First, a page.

Five months after we, the European Union, and our P5+1 partners finalized the Joint Comprehensive Plan of Action with Iran, I remain so proud of our team in achieving what was truly one of our most important accomplishments of 2015 – ensuring that Iran’s nuclear program is exclusively peaceful going forward. As we get closer to Implementation Day, the next major milestone in the JCPOA, I am pleased to report that we have seen important indications of significant progress towards Iran completing its key nuclear commitments under the deal.
Implementation Day will come when the International Atomic Energy Agency (IAEA) verifies that Iran has completed all of these nuclear commitments, which increase Iran’s breakout time to obtain enough nuclear material for a weapon to one year, up from less than 90 days before the JCPOA.
One of the most significant steps Iran has taken toward fulfilling its commitments occurred today, when a ship departed Iran for Russia carrying over 25,000 pounds of low-enriched uranium materials. The shipment included the removal of all of Iran’s nuclear material enriched to 20 percent that was not already in the form of fabricated fuel plates for the Tehran Research Reactor. This removal of all this enriched material out of Iran is a significant step toward Iran meeting its commitment to have no more than 300 kg of low-enriched uranium by Implementation Day. The shipment today more than triples our previous 2-3 month breakout timeline for Iran to acquire enough weapons grade uranium for one weapon, and is an important piece of the technical equation that ensures an eventual breakout time of at least one year by Implementation Day.
A number of commercial transactions made this shipment possible, with many countries playing important roles in this effort. Russia, as a participant in the JCPOA and a country with significant experience in transporting and securing nuclear material, played an essential role by taking this material out of Iran and providing natural uranium in exchange. Kazakhstan contributed significantly to this effort as well, providing some of the natural uranium material that Iran has received in exchange for its enriched material, and helping to facilitate the shipment. Kazakhstan’s contribution builds on its hosting of early rounds of the P5+1 talks that led to the successful conclusion of the JCPOA. I spoke with Foreign Minister Idrissov today to convey the thanks of the United States for all of these efforts. Azerbaijan also played a key role in facilitating the shipment.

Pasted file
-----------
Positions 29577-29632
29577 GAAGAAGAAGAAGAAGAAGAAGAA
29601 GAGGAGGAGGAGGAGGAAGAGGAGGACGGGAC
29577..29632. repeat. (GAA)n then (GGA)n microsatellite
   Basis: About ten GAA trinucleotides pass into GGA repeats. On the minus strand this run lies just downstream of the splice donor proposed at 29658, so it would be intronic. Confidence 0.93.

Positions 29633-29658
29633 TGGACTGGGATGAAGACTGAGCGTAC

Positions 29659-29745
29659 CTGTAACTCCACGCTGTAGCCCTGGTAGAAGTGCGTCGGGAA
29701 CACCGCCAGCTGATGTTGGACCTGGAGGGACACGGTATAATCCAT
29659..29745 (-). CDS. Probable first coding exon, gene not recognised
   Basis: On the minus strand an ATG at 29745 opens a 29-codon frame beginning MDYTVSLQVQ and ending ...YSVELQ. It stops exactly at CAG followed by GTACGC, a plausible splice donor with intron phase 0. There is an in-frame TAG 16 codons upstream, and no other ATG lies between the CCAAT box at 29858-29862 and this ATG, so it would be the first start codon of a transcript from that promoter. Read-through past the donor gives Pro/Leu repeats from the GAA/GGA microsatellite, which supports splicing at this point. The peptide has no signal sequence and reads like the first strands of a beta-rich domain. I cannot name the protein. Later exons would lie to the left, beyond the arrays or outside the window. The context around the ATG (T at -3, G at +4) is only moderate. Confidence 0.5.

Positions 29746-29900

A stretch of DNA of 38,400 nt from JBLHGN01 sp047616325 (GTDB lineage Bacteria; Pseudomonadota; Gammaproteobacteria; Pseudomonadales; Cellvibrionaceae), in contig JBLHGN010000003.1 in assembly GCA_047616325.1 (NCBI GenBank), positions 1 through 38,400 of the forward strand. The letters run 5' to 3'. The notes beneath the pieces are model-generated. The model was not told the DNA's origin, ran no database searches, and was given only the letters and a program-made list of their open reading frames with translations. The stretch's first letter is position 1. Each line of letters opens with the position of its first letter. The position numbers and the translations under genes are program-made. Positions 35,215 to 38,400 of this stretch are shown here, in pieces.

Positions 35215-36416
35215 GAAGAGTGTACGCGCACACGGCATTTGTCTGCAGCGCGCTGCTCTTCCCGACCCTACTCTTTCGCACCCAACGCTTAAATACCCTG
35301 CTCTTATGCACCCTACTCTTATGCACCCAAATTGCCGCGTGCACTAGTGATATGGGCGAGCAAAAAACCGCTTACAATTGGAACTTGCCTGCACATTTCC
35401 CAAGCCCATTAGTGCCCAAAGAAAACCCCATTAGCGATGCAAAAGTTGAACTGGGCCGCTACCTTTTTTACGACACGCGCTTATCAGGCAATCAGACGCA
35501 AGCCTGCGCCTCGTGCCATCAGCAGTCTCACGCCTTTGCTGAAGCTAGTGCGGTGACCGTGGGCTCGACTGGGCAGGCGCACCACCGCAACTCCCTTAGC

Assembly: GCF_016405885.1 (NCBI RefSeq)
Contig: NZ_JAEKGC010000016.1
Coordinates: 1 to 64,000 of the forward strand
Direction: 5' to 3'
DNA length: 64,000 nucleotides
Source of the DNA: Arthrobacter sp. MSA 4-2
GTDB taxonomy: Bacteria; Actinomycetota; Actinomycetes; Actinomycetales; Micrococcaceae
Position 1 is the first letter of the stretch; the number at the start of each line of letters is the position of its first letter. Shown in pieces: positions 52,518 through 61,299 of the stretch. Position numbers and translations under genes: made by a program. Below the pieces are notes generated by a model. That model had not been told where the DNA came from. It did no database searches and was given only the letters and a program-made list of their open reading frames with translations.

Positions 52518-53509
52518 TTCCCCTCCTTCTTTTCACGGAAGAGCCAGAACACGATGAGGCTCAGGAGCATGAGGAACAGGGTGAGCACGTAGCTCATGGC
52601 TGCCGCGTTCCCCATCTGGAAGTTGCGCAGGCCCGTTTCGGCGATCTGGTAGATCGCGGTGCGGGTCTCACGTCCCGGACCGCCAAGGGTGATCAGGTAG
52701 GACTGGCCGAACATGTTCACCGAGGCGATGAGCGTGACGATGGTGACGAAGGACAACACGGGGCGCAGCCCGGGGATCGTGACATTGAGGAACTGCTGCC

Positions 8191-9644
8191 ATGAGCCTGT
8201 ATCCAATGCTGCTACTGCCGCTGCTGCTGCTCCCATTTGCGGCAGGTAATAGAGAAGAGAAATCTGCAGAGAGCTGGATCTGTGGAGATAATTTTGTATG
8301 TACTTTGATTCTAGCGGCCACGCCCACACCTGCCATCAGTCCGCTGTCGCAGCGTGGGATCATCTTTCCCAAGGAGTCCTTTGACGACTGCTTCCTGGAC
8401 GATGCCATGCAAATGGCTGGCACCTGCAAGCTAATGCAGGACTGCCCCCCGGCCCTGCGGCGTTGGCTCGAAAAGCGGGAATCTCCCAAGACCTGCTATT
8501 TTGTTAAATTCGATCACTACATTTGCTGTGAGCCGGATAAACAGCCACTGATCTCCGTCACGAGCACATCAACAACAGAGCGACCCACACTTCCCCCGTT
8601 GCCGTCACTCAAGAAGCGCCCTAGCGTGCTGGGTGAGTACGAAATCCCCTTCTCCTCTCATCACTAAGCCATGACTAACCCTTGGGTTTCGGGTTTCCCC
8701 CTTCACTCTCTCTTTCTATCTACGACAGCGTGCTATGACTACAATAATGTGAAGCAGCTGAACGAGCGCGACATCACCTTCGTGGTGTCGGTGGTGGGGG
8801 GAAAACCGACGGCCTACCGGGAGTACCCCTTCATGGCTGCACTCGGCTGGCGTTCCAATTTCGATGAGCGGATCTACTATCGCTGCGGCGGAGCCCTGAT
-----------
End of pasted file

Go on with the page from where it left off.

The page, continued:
I also want to extend the sincere and full gratitude of the United States to the Kingdom of Norway, a country long committed to non-proliferation and a country that matches that commitment with actions. In this vitally important case, Norway contributed critical funding to the commercial transactions involved in reducing the amount of enriched uranium in Iran, and also provided expertise in managing some of these transactions. These efforts represent a significant contribution by Norway to a safer world, and the collaboration between the U.S. and Norway in this endeavor continues a long history of cooperation on non-proliferation of nuclear material. I spoke today with Foreign Minister Brende to thank him personally for his leadership in this area.
The IAEA now must verify that Iran’s enriched uranium stockpile is 300 kg or less, as well as confirm that Iran has met all of its other key nuclear steps in the JCPOA before Implementation Day can occur. These steps include removing much of Iran’s uranium enrichment infrastructure, which we understand Iran is moving quickly to achieve. Iran also must remove and render inoperable the existing core of the Arak Reactor, effectively cutting off Iran’s plutonium pathway to a nuclear weapon. We will continue to consult closely with both the IAEA and other P5+1 members as we move toward verification by the IAEA that Iran has met all of its key nuclear commitments.
The IAEA is also continuing its own preparations to implement the extensive monitoring and verification regime of Iran’s entire nuclear program, as specified in the JCPOA. On December 15, the IAEA’s Board of Governors passed a consensus resolution to turn the Agency’s efforts to full implementation of the JCPOA and the enhanced monitoring and verification tools it provides. By Implementation Day, all of Iran’s declared nuclear facilities, including its uranium mills and centrifuge production facilities, will be under the JCPOA-required expanded monitoring. The IAEA will also employ modern technologies, such as electronic seals, in these monitoring efforts and will have an increased number of inspectors on the ground in Iran.
The United States remains fully committed and on track to implement its sanctions related commitments provided for under the JCPOA, once we reach Implementation Day, as well as all of our other commitments under the deal. Our team is working hard to be prepared for Implementation Day, and when that day comes, the lifting of nuclear-related sanctions per the JCPOA will take effect. It is not the policy of the United States to prevent permissible business activities with Iran.
As we move ever closer to the implementation of the JCPOA, we will remain vigilant to ensure that its implementation achieves exactly what we set out to do from the very beginning of these negotiations, to ensure that Iran’s nuclear program is and always remains exclusively for peaceful purposes.